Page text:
All I can hope is that more of these displaced textile workers (sewing is unaffected) will buy a couple of knitting machines from the factory when it closes and start producing fabrics themselves. That’s happening you know. Displaced textile workers are opening up their own mills and luckily, they’re just our size. If any of you come up on any of these smaller mills and suppliers, share the wealth and pass along the information. I know lots of people who would love to do business with them. The NTA has ignored small producers for far too long and I resent the use of them to justify the continuation of archaic, monolithic business practices from behemoths. I am outraged that they ignore the “two thirds of all establishments that employ fewer than 20 workers” and have the nerve to complain about anything.

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  1. Eric H says:

    I’m glad we both agree on both means and ends on this (in case anyone cares, we normally agree on ends but not always on means). I think this actually opens rather than closes the door for smart DEs and especially the suppliers who start to focus on them. Now all we need is for a few suppliers to learn about the internet, buy computers, and find this blog (and the companion forum).

  2. Josh says:

    It has always been in my plans to own a fabric mill one day. If I can ever get my clothing started and making money I plan on it. Although you got me pretty down with the reality of how hard it is to get fabric.

    Why can’t we start some sort of Union that deals with this sort of thing? We all come together and try and forcefully educate these mills. Make something happen. I’m ready to work for the cause and make something happen. You got me fired up Kathleen. This is something I’m extremely passionate about. It fustrates me to no end that the fabric is so hard to get to. Think of the DE’s that feel the same way. We have to unite and show that we mean business and we are not gonna take it.

  3. J says:

    “…National Textile Association. The latter by the way, is busily lobbying congress on your behalf in an effort to defeat CAFTA or the Central American Free Trade Act which only affects textile producers.”

    I think you were being rather tongue in cheek in this statement as well as staying on topic, but CAFTA would really affect a lot more, including availability of over the counter and prescription drugs and the availability to purchase things like vitamins without approval of the product by the larger US pharmecutical companies.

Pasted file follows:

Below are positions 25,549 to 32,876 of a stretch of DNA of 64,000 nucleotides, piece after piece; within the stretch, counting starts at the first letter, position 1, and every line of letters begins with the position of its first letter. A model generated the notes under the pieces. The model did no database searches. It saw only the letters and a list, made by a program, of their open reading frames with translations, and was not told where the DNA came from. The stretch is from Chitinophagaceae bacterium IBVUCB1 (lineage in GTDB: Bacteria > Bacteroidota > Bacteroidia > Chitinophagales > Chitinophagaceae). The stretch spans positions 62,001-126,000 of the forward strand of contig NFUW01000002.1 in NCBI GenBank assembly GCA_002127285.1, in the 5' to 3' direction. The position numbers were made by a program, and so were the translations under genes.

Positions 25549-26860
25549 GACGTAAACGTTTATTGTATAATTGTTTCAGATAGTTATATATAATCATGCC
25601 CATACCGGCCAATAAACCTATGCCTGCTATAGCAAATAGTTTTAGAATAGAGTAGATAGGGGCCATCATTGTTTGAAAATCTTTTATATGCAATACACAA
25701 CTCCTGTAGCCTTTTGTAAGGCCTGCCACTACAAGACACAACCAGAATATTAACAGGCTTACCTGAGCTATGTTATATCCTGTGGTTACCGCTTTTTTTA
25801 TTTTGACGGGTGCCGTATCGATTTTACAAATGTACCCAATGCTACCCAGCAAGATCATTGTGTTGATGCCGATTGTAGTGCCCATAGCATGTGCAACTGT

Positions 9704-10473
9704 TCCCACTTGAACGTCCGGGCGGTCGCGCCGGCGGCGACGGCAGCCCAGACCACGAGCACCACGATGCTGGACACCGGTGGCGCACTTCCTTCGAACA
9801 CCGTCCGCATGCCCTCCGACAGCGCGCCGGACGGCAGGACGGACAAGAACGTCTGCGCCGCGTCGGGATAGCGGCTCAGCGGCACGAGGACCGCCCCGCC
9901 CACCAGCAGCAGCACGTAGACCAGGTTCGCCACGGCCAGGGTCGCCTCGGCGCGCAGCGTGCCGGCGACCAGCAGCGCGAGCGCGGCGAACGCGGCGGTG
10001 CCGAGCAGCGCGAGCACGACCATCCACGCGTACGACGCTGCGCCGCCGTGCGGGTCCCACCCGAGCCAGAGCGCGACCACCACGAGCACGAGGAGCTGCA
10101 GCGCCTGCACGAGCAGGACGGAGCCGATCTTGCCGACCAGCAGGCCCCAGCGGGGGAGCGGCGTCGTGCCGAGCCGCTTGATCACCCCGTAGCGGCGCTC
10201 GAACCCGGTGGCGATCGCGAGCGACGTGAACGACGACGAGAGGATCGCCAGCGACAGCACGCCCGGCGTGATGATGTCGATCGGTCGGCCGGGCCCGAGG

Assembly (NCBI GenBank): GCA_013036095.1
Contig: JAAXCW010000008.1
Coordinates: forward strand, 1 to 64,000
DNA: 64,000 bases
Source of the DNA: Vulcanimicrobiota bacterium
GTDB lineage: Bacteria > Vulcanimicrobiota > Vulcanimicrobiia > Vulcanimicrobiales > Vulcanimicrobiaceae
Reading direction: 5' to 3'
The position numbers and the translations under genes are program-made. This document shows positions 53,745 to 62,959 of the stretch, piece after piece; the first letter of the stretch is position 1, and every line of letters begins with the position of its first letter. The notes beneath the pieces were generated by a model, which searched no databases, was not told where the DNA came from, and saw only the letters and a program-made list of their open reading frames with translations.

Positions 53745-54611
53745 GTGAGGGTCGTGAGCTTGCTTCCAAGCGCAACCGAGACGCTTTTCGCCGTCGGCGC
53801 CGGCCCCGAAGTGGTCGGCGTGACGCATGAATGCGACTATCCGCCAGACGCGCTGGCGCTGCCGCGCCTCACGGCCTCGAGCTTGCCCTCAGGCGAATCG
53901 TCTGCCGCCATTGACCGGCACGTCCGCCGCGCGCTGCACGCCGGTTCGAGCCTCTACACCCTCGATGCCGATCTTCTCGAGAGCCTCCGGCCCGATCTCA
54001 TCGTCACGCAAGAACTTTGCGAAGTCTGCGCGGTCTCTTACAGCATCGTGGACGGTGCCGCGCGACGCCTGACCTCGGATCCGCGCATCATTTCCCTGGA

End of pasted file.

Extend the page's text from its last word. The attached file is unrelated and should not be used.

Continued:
4. Ironies of fabric sourcing

    I often talk to Kathleen about my woes of being a DE and starting off small. One of the biggest problems I have is sourcing fabric at small minimums, meaning 100 yards or less per fabric. Many of you know…

  5. Josh says:

    Since I’ve revisited this post I have a question. Why is it that Thailand can supply small mins but the US has trouble doing the same? Is it just that asia is more lean friendly? Help me understand that.

  6. Irv says:

    I think one single dollar means more to some in Asia. Attitude is part of it as well. Small tasks you ask of Asian producers are gladly accepted, and they don’t surcharge you at every turn for seemingly mundane chores.
    We purchase cloth from all over the world and do try to support US mills as much as we can. You would think that proximity would help in shortening the supply chain. Well guess what. In many cases, Asian sources totally outperform US and CDN sources in every aspect.
    I purchased $800.00 worth of sample yardage yesterday from a mill in Massachusetts. I asked if I could have them split a 50 yd roll to accomodate one last color. Sure, for an additional $50.00 cutting fee.
    You see my point. Piss poor attitude, and total lack of customer service really makes you wonder.
    Is anyone on this continent hungry anymore?